Dance, like music and singing, is one of the forms of expression that in the culture of India are considered not only artistic forms but refined spiritual languages too. The word ‘dance’ mirrors the complex Indian dance reality, in which the western dichotomy between theatre and dance is greatly reduced.
In India all forms of art have sacred origins. In fact, in the scriptures we read that dance was born directly from Shiva Nataraja, the Lord of dancers. Through his dance, he creates the whole universe. References to dance can be found starting from ancient times both in literature and in figurative art.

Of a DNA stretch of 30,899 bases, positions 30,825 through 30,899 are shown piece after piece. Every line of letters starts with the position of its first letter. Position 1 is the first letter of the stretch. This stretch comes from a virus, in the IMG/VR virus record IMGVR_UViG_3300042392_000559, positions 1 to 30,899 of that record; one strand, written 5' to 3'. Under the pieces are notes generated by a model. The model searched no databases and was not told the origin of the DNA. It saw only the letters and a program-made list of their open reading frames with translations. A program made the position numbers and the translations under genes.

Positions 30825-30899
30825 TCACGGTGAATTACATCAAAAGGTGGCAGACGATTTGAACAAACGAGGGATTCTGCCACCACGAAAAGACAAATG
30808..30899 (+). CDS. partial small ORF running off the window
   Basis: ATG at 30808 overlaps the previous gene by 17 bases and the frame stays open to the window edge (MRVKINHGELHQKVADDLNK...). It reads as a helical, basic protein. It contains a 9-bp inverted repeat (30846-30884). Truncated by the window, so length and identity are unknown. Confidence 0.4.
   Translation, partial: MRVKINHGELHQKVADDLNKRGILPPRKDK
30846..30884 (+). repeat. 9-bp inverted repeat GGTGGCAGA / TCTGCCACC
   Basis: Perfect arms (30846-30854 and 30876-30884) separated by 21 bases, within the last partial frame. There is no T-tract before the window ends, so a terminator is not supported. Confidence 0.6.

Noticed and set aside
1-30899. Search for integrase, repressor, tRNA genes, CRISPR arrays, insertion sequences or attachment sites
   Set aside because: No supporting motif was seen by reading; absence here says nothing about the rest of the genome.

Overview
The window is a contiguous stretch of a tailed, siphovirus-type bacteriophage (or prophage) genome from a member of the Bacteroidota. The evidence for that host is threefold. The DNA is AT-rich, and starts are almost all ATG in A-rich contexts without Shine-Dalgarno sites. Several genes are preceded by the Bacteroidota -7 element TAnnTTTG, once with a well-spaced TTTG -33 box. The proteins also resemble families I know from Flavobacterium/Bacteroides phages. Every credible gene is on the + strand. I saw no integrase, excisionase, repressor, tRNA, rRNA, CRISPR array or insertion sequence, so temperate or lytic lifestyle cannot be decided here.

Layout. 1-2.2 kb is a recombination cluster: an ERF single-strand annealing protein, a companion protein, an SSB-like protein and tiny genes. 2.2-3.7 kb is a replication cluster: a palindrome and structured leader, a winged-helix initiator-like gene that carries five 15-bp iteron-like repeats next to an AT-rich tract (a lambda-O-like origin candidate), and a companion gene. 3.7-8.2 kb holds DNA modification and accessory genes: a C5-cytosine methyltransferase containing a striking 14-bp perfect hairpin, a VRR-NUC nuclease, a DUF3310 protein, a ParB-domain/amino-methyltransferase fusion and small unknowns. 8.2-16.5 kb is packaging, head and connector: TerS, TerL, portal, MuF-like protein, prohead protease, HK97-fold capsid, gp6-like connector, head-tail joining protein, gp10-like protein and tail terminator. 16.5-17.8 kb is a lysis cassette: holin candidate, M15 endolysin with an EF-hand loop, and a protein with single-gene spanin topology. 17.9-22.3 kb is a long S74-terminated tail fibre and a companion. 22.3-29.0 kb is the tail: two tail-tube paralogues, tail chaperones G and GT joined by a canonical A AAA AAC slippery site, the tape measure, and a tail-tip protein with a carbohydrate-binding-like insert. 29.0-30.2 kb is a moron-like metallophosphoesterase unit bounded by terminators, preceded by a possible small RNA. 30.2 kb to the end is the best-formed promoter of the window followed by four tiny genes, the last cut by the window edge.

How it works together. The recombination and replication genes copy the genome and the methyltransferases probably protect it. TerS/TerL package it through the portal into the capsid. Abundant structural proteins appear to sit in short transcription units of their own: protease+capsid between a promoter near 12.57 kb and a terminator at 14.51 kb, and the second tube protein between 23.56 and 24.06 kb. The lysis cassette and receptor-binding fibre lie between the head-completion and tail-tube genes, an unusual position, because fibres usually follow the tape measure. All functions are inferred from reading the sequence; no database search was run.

Dance has played a central role in much of classical Vedic and Sanskrit literature, as well as in epics and puranas.
When a dancer dances, a distinct literary and religious tradition comes to life: it expresses through body movements what a writer tries to describe through words.
Over the centuries some dances became part of religion and acquired a rigid codification, thus sowing the seeds of the following styles of Indian classical dance: Bharatanatyam, Kathakali, Odissi, Kuchipudi, Kathak, Manipuri.